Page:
For this reason, the diagnosis of ADD/ADHD, along with the dulling effects of the medication prescribed, pose serious challenges to the artists of our society. The selective vision used in the process of monitoring the individual’s improvement means that certain settings and corporate-like professions are assigned significantly greater importance. The studios of artists or the havens of writers, as in the case of many friends and family who have undergone diagnosis and treatment, are hardly considered in the process, making such settings appear inferior or irrelevant to the well-being of individuals.

The most disturbing aspect of the medication being widely prescribed for those diagnosed with ADD/ADHD is that it presents a disturbing trend of individuals purchasing their conformity. It has normalized the concept of attention as a commodity that can be bought.

In an article published in The New York Times, the alarming rates of those diagnosed and medicated is attributed to the nature of marketing that participating drug companies have used. In various advertisements, they have “stretched the image of classic ADHD to include relatively normal behavior like carelessness and impatience. “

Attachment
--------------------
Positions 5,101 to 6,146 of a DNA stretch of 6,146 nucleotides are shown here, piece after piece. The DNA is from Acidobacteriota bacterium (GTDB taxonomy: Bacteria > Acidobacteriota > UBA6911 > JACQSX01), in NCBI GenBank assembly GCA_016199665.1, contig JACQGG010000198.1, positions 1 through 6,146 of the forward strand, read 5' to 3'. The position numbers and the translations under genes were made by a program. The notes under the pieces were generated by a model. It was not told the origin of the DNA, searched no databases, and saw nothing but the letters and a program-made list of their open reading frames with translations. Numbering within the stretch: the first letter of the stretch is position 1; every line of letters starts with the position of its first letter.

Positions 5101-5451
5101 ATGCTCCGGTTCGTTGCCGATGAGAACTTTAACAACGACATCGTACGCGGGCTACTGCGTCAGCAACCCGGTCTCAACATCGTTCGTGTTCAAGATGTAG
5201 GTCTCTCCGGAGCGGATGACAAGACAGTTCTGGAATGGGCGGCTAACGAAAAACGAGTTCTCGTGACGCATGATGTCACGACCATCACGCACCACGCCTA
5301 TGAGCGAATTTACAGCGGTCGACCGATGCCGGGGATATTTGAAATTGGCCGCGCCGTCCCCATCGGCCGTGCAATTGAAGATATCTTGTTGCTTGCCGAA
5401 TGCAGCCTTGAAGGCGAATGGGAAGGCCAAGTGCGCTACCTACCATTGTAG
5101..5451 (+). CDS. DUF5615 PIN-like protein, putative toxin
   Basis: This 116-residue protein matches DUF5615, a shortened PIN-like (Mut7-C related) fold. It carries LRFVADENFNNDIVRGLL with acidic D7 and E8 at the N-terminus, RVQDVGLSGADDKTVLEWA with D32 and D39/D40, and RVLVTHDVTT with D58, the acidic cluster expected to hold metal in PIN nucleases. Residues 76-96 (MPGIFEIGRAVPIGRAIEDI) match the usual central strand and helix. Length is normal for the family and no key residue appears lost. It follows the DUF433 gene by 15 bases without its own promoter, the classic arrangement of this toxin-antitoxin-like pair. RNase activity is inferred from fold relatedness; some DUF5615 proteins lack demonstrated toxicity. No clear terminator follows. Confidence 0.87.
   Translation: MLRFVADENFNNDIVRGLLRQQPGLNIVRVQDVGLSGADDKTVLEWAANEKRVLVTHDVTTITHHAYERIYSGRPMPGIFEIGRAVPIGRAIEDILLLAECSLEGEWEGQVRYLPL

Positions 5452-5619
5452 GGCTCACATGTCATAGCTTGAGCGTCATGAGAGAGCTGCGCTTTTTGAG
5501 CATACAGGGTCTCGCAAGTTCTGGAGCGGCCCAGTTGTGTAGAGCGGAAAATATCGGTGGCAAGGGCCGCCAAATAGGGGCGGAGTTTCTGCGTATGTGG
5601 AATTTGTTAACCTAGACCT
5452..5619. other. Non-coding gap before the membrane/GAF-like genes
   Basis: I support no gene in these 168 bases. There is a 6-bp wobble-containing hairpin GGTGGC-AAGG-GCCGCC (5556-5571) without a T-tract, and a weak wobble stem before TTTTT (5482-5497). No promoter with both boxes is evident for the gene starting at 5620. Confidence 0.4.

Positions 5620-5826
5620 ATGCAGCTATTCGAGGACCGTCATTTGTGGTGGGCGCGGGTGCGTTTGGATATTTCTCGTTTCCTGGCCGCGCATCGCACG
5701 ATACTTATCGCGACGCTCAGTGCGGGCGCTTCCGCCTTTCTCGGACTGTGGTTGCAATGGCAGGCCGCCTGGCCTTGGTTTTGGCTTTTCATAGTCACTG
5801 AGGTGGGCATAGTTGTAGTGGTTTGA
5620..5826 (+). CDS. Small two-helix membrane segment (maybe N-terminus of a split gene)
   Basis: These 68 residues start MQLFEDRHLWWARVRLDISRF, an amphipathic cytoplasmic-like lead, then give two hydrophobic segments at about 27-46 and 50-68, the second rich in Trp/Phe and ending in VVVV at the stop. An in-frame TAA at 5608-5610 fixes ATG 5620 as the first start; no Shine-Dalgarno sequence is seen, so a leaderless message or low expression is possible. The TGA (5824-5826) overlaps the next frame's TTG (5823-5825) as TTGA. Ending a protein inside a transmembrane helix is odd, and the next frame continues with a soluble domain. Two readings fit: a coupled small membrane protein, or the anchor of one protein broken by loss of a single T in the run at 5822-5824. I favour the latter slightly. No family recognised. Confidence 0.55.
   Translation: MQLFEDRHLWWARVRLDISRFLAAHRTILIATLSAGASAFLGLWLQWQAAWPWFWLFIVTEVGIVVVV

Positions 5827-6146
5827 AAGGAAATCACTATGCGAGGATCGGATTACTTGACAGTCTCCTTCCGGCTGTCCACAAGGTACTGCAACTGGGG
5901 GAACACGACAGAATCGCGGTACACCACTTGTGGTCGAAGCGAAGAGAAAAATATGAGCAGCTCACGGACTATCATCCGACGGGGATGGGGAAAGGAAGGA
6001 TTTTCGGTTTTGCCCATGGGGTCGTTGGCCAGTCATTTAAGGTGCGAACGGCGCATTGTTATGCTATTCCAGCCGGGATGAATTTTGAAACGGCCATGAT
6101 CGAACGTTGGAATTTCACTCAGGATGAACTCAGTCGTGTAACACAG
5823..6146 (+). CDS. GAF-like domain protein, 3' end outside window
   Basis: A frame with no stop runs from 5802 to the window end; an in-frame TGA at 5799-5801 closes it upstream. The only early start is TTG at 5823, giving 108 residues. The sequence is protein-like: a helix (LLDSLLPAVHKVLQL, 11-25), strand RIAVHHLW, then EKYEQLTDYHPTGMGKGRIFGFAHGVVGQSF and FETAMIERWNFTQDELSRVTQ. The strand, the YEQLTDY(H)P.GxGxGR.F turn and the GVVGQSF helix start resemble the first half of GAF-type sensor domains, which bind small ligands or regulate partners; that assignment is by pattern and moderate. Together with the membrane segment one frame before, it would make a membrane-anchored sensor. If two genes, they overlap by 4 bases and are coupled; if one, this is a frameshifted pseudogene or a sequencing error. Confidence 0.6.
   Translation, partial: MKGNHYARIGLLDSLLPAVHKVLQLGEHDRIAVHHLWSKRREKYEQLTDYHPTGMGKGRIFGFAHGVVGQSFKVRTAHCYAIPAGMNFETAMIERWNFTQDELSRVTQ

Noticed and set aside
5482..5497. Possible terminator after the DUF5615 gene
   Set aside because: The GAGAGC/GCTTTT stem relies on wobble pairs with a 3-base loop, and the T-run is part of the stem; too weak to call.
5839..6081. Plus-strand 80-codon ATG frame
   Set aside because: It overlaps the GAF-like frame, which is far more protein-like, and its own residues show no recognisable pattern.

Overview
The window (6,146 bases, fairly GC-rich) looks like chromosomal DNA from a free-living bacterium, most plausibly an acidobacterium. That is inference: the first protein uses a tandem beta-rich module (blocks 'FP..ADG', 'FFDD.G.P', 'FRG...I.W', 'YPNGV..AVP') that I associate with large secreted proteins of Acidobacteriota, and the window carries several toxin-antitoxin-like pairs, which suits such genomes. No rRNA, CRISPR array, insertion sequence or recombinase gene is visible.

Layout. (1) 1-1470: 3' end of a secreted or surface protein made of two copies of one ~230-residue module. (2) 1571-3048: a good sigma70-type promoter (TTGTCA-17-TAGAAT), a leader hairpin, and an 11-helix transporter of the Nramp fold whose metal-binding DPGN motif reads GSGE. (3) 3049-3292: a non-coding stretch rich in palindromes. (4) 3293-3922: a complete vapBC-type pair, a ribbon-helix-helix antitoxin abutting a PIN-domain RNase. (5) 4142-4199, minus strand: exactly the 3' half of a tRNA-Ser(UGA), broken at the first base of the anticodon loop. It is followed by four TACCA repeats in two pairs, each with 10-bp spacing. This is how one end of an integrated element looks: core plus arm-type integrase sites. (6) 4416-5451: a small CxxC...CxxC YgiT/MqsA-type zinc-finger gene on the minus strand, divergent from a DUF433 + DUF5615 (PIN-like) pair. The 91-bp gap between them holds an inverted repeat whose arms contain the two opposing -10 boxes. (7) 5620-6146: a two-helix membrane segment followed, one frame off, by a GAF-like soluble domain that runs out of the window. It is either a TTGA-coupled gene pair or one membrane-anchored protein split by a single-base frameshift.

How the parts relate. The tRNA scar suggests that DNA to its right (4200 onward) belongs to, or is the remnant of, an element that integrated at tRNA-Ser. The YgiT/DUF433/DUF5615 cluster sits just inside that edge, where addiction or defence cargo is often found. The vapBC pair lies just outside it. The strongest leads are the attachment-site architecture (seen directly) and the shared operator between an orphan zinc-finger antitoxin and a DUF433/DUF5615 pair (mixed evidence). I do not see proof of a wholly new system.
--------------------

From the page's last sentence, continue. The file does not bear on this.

But most importantly, within these statistics are writers, painters, musicians, and other artists whose talents to wander and produce were challenged by a label that restricts the freedom of the mind. Friends of mine, artists whose only faults were that they couldn’t feign concentration in what did not interest them, accepted the diagnosis. Many went on to become serious students and professionals, roles they had stubbornly resisted before.

The process, without intending to, serves perfectly the purposes of capitalism, a system which requires a great deal of individuals with abilities to concentrate for long intervals and to apply themselves fully to complicated and cumbersome tasks.

Additionally, the diagnosis only tests the person’s ability to function within the settings most relevant to corporate professions, and the medication prescribed yields a mind that is most fitting for the role. Originality in thought disrupts the delicate fabric of corporations and the broader system of capitalism, which unquestionably demands uniformity in the workforce. Unsurprisingly, the diagnosis, along with the system it unintentionally serves, have ostracized many original and artistic minds, placing them within carefully monitored arenas until the artist within them departs.